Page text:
05 August 2005
When does the UK's economic cycle start and end? Whenever the chancellor chooses, say his critics. That view is too cynical, argues Carl Emmerson – but we could do with a more forward-looking approach to forecasting
The Treasury continues to reject claims by many independent commentators that it will need to introduce tax raising measures if it is to finance its spending plans without contravening the chancellor's fiscal rules. The latest Treasury calculations, which show that the current economic cycle actually began two years earlier than previously thought, make it easier for these rules to be met over the current cycle. But they do not change the likelihood that further tax increases, or tighter public spending plans, will be needed.
This highlights an oddity in the current fiscal framework: revisions to data several years in the past that do not affect the current strength of the government's finances can still affect whether or not the rules have been met. Improvements to the current fiscal rules, and their assessment, could have advantages for the credibility of the fiscal framework and potentially also lead to better policy-making.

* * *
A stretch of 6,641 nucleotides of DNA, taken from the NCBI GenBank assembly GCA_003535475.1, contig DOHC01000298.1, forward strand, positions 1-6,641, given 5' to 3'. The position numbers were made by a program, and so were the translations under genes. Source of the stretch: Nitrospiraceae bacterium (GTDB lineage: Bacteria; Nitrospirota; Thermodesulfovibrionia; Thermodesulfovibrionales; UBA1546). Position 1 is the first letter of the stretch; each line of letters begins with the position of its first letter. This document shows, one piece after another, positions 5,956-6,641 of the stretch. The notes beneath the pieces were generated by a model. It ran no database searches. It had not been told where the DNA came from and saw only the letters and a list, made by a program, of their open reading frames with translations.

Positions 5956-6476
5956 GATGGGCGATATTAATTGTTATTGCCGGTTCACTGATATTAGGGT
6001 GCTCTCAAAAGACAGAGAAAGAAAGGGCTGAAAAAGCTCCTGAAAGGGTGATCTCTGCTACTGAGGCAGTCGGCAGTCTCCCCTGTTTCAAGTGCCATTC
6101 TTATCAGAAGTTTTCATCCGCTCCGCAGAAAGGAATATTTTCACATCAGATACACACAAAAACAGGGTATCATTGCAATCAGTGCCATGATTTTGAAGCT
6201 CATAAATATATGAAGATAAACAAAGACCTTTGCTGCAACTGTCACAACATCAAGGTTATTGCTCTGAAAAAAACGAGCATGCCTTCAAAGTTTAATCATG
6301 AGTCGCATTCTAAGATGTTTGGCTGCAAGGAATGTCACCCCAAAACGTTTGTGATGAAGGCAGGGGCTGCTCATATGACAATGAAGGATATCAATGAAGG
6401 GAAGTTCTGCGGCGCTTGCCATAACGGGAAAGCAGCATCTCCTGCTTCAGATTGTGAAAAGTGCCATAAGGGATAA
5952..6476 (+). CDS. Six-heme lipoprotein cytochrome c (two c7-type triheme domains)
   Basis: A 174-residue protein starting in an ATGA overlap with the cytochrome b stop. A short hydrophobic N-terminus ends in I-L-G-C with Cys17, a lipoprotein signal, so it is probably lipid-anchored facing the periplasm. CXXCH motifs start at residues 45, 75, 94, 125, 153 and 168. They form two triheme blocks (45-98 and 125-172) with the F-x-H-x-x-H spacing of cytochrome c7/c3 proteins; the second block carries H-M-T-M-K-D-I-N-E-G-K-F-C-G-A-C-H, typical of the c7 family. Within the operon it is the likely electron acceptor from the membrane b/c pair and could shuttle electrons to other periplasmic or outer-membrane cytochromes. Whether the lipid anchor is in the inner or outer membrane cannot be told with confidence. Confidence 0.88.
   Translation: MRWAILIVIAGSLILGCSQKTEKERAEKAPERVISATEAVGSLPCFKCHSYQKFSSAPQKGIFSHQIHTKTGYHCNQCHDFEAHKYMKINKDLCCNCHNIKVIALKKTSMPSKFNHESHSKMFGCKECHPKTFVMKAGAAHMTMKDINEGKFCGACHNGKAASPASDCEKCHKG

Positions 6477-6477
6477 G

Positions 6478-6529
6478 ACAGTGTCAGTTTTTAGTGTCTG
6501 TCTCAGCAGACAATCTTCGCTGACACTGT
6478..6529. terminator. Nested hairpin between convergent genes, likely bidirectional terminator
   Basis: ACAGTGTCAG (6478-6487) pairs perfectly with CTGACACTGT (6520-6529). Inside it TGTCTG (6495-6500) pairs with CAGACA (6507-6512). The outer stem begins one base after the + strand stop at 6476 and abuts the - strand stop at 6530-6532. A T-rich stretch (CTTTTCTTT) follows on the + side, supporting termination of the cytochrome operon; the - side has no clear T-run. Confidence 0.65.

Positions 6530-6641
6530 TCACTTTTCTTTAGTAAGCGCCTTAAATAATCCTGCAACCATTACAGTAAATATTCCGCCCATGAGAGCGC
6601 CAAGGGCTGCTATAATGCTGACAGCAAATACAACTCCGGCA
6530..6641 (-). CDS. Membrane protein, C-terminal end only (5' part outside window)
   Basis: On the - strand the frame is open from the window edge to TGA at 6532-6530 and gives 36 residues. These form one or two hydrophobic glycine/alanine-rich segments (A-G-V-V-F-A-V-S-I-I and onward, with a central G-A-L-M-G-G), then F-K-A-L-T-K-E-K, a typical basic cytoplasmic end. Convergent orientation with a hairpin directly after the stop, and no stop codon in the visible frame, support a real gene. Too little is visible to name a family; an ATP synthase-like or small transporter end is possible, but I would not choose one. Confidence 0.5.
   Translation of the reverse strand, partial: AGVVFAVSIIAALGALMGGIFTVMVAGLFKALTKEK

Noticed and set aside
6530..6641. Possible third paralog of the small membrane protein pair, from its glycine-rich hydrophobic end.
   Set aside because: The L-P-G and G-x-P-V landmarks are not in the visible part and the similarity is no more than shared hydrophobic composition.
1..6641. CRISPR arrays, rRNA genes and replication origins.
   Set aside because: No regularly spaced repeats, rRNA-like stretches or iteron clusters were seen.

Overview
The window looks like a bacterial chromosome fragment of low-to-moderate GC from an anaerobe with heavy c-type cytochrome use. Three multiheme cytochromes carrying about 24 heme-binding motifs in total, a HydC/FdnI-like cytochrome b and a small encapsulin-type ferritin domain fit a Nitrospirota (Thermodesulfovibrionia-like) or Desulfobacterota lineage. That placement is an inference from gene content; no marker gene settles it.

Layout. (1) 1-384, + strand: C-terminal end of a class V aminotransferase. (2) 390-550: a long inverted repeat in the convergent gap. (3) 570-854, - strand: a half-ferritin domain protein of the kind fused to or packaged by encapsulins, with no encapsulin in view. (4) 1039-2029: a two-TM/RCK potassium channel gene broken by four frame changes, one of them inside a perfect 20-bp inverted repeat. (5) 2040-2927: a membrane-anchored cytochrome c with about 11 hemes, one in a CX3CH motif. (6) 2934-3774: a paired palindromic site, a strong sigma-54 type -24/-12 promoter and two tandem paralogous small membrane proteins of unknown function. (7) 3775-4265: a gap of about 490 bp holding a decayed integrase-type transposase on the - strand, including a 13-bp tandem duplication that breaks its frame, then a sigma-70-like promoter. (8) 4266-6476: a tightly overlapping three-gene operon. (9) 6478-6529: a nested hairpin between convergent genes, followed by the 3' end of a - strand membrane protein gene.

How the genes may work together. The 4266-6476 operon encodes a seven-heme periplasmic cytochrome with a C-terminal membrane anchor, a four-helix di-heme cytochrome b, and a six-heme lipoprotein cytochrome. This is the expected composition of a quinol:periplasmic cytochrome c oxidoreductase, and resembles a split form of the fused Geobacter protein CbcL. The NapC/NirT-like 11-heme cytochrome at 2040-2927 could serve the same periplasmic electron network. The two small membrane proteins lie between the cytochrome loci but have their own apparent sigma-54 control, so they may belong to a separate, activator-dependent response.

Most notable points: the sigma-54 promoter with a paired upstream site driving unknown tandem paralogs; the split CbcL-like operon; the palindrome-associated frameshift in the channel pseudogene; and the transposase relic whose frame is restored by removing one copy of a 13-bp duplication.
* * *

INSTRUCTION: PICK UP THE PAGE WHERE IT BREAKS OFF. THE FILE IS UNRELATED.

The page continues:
The chancellor uses two fiscal rules to help him determine the extent to which the government's spending can be financed through borrowing rather than from tax (and non-tax) revenues. These are the 'sustainable investment rule' and the 'golden rule'.
The sustainable investment rule limits public sector net debt (the stock of previous government borrowing) to 40% of the amount produced by the UK economy in one year.
The golden rule states that the government should borrow only to fund investment spending, and that other (current) spending must be covered by government receipts.
The rationale for the sustainable investment rule is that larger levels of public sector debt could place too great a burden of repayments on future generations. In a similar vein, the justification behind the golden rule is that while borrowing to finance spending that benefits future generations might be appropriate, borrowing to finance spending that benefits only the current generation might not be.
The golden rule is assessed over the course of an economic cycle. This has the advantage of allowing the Treasury to borrow to pay for non-investment spending during periods of relatively weak economic performance as long as it runs surpluses of equal or greater magnitude during periods of relatively strong economic performance.
The Treasury judges compliance with the golden rule by summing the current budget (which is the difference between total receipts and total non-investment spending) as a share of national income over an entire economic cycle.